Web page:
Carvajal first contends that the two point increase was improper because section 3B1.1(c) applies only to ongoing criminal enterprises and not to a single drug transaction as was involved here. Since this question involves the construction and interpretation of the Guidelines, we review the district court's decision de novo. United States v. Restrepo, 884 F.2d 1294, 1295 (9th Cir.1989) (Restrepo ).


Carvajal points out that a lone participant in a single five-kilogram cocaine transaction is assigned a base offense level of 32. See United States Sentencing Commission, Guidelines Manual, Sec. 2D1.1. If section 3B1.1 is interpreted to cover single transactions, the base offense level can be increased by four points to 36 pursuant to section 3B1.1(a) if the person "was an organizer or leader of a criminal activity that involved five or more participants or was otherwise extensive." Id. at Sec. 3B1.1(a). Carvajal then states that the base offense level of a person convicted under 21 U.S.C. Sec. 848 for selling the same amount of cocaine as part of a continuing criminal enterprise is also 36. Id. at Sec. 2D1.5. Therefore, Carvajal argues, applying section 3B1.1 to single transactions would lead to anomalous and disproportionate sentencing: there would be no difference in sentencing between an individual who directed an ongoing enterprise engaged in drug transactions and an individual who directed a single drug transaction. The Sentencing Commission, he concludes, could not have intended such a result, and thus section 3B1.1 cannot be read to cover a leadership role in a single transaction.


While this argument is certainly inventive, it fails for three reasons. First, the language of section 3B1.1(c) nowhere indicates that it applies only to ongoing criminal enterprises. To the contrary, section 3B1.1(c) specifically states that "[i]f the defendant was an organizer, leader, manager, or supervisor in any criminal activity ther than [an activity that involved five or more participants], increase by 2 levels." Id. at Sec. 3B1.1(c) (emphasis added). In addition, section 3B1.1 provides for an increase "[b]ased on the defendant's role in the offense." The use of these singular constructions--"any criminal activity" and "the offense"--cannot sensibly be read to mean that section 3B1.1 only applies to a defendant's role in an ongoing criminal enterprise as Carvajal suggests. Since the language of section 3B1.1 clearly indicates that the section applies to single transactions, it is not our role to second guess the Sentencing Commission's rationale for assigning the same offense level to a leader in an ongoing criminal enterprise and a leader in a single transaction.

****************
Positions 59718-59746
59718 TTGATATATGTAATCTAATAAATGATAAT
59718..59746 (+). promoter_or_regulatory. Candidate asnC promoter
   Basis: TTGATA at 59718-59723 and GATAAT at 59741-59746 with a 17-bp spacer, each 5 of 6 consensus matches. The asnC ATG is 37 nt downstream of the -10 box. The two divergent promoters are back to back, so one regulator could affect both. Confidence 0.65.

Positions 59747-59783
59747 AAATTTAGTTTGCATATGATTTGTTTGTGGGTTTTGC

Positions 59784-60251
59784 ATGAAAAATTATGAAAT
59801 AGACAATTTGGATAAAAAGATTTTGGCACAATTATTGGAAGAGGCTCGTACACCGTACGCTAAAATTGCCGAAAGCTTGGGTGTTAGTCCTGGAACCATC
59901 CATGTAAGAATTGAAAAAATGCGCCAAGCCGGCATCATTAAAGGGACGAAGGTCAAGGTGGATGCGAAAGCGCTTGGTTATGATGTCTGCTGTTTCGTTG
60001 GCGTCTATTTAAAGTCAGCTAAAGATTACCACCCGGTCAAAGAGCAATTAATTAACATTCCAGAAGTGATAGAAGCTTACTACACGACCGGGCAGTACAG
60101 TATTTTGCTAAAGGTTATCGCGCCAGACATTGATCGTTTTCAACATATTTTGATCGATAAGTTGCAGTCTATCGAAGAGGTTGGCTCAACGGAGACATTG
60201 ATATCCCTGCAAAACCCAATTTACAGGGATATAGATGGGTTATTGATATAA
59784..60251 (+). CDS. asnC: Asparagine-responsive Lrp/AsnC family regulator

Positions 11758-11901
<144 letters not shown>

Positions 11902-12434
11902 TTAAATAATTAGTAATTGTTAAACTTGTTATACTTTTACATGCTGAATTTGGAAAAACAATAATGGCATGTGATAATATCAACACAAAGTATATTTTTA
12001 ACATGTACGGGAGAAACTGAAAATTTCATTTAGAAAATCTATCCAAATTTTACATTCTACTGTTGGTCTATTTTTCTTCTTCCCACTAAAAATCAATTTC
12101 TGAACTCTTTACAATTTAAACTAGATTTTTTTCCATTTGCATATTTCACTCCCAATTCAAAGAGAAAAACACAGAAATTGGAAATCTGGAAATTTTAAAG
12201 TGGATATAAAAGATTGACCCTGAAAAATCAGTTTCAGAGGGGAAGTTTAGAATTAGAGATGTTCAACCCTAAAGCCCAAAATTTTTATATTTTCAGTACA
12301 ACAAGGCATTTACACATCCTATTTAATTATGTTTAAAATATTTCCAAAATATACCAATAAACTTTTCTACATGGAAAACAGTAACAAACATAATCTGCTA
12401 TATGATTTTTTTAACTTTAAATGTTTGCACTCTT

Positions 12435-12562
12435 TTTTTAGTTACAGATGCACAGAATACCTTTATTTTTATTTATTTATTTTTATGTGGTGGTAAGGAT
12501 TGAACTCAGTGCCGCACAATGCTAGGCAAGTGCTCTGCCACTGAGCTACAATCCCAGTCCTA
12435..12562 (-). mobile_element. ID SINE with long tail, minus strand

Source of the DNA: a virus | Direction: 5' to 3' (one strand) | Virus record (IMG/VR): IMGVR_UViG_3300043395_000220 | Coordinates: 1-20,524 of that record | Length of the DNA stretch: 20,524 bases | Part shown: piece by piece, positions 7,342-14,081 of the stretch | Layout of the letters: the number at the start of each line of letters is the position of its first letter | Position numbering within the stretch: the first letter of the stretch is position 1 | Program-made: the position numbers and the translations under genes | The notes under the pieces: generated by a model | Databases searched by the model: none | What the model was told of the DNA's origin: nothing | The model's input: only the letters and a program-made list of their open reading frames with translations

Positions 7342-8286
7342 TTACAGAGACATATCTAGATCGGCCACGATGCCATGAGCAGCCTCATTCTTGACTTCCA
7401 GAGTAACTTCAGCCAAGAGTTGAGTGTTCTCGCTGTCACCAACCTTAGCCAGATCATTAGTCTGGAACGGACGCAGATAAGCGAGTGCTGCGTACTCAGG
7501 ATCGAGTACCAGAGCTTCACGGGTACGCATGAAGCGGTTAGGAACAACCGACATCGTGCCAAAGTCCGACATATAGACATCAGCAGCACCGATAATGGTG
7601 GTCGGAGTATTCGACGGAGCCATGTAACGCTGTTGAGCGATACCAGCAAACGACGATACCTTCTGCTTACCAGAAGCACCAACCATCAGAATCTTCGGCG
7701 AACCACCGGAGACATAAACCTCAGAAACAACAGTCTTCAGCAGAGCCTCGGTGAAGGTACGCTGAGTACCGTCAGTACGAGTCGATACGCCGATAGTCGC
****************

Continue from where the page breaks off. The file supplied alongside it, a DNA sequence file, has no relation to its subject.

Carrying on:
Another strike against Carvajal's argument is that we recently upheld a two point increase for a defendant's leadership role in an offense involving a single criminal activity. See United States v. Anderson, 895 F.2d 641 (9th Cir.1990) (Anderson ) (defendant was convicted of single armed robbery violation); accord United States v. Clark, 889 F.2d 1056, 1057 (11th Cir.1989) (Clark ). Not surprisingly, neither Anderson nor Clark addressed the same argument that Carvajal makes here. Nevertheless, the fact that they were not troubled by the application of section 3B1.1 to a single transaction suggests that our reading of section 3B1.1 is accurate.


Finally, in the 1989 amendments to the Guidelines, the base offense level for participation in a continuing criminal enterprise was increased to 38. U.S.S.G. Sec. 2D1.5 (Nov.1989). Thus, while it might be argued that the Sentencing Commission itself noticed the tension cited by Carvajal, instead of rewriting the definition of section 3B1.1 as Carvajal request us to do, it chose to increase the offense level for a continuing criminal enterprise. We therefore reject Carvajal's argument and hold that section 3B1.1 is properly applied to a single criminal transaction.



Although his brief is not particularly clear, it appears that Carvajal also contends that section 3B1.1(c) does not apply to a transaction with only two participants. Since this argument also involves the construction and interpretation of the Guidelines, our review is de novo. Restrepo, 884 F.2d at 1295.